AuthorTopic: A Rant On Ex-Pat Real Estate  (Read 594 times)

Offline Eddie

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A Rant On Ex-Pat Real Estate
« on: April 19, 2019, 10:09:55 AM »
My kids like Costa Rico, and it's on my list of retirement destinations to at least consider. Even though it's tropical, it has a huge variation in climate, believe it or not.  I've known some people here who had good experiences living down there part-time. As much as I like owning property as an investment though, I think this guy is correct when he says renting is much preferable for any experiments in ex-pat living. This video explains why.

<a href="http://www.youtube.com/v/40HnR3QrxbI&fs=1" target="_blank" class="new_win">http://www.youtube.com/v/40HnR3QrxbI&fs=1</a>

It's easy to buy real estate in many ex-pat locales, but it's very hard to sell it. The very worst decision would be to try to build a house, because of hassles with the manana culture and inevitable cost over-runs.
What makes the desert beautiful is that somewhere it hides a well.

Offline monsta666

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Re: A Rant On Ex-Pat Real Estate
« Reply #1 on: April 19, 2019, 10:50:39 AM »
If you want to sell then it is comes down to general common sense rules; namely making a sale is an investment decision and an investment decision relies on due diligence. At the end of the day when going into any deal it is a question of rate of return so you MUST forgo your own personal ego and find ways of obtaining reliable sources so you can make an informed decision. It should be noted that places like Costa Rica or other developing countries can have property values comparable to developed countries so it is prudent to do proper research. If you cannot be confident on trends or what the true value could be then I would suggest it is not worth investing in such properties.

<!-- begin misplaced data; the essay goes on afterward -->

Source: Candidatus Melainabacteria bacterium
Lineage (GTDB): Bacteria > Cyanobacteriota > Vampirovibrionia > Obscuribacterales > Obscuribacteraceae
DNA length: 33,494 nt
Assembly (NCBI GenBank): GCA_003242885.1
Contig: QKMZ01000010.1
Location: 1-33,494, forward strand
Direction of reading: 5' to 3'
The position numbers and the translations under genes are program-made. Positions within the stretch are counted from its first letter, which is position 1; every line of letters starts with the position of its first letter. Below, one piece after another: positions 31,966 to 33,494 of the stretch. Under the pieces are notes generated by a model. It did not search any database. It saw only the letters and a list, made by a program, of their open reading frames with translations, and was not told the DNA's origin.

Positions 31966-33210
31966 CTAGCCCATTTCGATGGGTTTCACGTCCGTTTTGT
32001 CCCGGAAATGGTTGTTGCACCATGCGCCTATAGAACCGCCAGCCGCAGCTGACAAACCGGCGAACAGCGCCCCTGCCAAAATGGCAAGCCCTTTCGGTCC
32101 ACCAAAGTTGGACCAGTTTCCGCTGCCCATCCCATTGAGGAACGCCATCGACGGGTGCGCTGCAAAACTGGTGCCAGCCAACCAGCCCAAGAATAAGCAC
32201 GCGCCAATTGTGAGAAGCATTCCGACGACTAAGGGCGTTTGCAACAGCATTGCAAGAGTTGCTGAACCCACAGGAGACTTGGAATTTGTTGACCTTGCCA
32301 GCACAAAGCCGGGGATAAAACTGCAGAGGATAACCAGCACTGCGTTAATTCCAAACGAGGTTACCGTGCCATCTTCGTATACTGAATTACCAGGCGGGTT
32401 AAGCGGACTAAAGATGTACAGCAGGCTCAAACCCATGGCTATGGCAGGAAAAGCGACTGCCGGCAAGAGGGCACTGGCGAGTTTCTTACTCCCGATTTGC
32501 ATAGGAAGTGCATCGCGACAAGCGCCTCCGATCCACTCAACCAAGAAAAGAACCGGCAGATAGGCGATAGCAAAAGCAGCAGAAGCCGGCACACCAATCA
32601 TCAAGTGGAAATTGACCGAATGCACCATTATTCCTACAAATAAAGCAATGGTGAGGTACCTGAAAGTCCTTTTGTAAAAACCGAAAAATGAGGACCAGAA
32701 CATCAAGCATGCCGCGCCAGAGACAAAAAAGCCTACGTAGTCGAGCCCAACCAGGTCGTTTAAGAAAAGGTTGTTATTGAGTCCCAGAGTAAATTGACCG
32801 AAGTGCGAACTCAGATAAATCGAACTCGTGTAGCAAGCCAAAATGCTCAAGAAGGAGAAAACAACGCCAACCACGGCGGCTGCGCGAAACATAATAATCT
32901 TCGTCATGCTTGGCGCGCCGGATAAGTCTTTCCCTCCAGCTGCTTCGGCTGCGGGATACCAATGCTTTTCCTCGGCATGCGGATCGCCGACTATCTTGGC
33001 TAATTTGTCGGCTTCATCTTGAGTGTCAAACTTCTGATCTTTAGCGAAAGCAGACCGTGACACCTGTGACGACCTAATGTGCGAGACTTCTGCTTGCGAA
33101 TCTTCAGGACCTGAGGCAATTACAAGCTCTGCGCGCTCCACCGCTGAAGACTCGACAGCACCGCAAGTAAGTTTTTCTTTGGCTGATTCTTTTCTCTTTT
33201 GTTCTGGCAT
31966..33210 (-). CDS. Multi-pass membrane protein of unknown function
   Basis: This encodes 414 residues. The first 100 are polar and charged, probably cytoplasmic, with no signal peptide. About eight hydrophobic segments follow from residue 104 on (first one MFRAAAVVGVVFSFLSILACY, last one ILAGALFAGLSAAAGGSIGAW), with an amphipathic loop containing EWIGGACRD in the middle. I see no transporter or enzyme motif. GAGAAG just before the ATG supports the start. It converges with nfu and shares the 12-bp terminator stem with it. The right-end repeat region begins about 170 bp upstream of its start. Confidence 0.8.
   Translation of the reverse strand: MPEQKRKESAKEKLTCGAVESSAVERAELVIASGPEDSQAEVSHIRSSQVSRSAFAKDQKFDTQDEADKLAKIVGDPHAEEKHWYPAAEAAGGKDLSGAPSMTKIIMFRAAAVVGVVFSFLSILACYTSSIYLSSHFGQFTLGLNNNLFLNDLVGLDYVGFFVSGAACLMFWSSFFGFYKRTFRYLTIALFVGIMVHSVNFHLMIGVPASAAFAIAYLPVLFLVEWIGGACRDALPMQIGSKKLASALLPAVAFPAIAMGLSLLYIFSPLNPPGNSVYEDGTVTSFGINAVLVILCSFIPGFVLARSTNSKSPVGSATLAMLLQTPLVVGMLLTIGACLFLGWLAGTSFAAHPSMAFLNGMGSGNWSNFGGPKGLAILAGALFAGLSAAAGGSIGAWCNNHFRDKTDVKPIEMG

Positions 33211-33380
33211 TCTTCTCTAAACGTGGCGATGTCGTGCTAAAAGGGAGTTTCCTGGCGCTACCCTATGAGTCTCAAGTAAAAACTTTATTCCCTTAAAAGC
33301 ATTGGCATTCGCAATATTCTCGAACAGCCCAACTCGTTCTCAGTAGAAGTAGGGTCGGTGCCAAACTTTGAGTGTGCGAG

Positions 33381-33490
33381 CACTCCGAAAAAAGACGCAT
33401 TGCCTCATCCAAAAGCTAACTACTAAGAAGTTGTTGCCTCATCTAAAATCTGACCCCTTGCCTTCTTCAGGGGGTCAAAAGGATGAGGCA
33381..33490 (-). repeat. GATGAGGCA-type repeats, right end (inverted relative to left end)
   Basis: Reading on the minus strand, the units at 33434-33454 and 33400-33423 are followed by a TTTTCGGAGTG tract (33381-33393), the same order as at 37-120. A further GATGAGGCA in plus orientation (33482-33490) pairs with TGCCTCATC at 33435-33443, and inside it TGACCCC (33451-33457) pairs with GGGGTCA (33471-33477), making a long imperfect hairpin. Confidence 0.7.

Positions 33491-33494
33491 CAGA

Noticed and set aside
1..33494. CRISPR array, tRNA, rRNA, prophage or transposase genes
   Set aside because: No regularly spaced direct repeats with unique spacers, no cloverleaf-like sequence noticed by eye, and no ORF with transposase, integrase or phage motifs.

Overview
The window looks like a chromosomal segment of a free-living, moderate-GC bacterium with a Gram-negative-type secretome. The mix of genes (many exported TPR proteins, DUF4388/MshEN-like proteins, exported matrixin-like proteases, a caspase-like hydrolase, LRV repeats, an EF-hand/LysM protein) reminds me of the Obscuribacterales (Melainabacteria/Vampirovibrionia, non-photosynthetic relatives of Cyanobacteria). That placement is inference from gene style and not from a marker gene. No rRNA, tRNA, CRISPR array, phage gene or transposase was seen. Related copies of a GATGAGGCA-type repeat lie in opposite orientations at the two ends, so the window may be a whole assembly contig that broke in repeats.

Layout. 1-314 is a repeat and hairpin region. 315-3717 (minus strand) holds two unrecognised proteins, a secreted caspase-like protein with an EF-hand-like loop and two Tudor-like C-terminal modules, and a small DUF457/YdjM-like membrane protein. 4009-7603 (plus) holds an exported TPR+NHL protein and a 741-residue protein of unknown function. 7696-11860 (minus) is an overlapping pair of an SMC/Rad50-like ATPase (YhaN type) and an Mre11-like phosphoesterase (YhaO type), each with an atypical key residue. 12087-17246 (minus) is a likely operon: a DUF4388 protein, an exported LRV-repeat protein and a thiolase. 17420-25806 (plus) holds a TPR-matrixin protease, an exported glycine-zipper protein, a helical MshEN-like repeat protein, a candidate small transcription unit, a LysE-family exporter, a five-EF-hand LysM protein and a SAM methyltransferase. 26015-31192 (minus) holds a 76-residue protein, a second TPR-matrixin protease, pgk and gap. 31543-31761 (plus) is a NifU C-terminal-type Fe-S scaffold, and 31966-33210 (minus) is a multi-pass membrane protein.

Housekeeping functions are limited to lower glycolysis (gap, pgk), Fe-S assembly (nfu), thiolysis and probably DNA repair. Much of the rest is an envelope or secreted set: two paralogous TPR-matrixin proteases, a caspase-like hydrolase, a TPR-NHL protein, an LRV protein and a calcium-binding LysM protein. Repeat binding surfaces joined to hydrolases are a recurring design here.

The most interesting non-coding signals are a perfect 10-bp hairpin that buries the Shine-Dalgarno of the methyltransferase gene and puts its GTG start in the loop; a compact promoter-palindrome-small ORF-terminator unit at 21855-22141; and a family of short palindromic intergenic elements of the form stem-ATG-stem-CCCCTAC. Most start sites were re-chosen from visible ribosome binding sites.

If you are still set on getting a place in that country then you must consider if you like the country as a place of retirement or as a place to gain monthly cashflow from renting. If cashflow is the motive then you need consider if such income will make a difference to your bottom line particularly after retirement. Moreover if this asset is something you wish to pass on to your children then it is worth researching what inheritance laws are in the region and also whether your children are keen on using this as a source of income. If they want to live there in the future then you need to consider if other factors such as healthcare, amenities would make long-term visits a worthwhile endeavor after all they make like the place as a holiday but what separates a nice holiday from a long-term visit is what services the country can provide.

Offline RE

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Re: A Rant On Ex-Pat Real Estate
« Reply #2 on: April 19, 2019, 11:22:28 AM »
My kids like Costa Rico, and it's on my list of retirement destinations to at least consider. Even though it's tropical, it has a huge variation in climate, believe it or not.  I've known some people here who had good experiences living down there part-time. As much as I like owning property as an investment though, I think this guy is correct when he says renting is much preferable for any experiments in ex-pat living. This video explains why.

It's easy to buy real estate in many ex-pat locales, but it's very hard to sell it. The very worst decision would be to try to build a house, because of hassles with the manana culture and inevitable cost over-runs.

You're going to sell in TX to go further south and buy in Costa Rica?!?!?!  You don't even speak fucking Spanish, forget the global warming!

What happened to Canada?  At least they speak English there.

RE
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Offline Eddie

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Re: A Rant On Ex-Pat Real Estate
« Reply #3 on: April 20, 2019, 10:17:47 AM »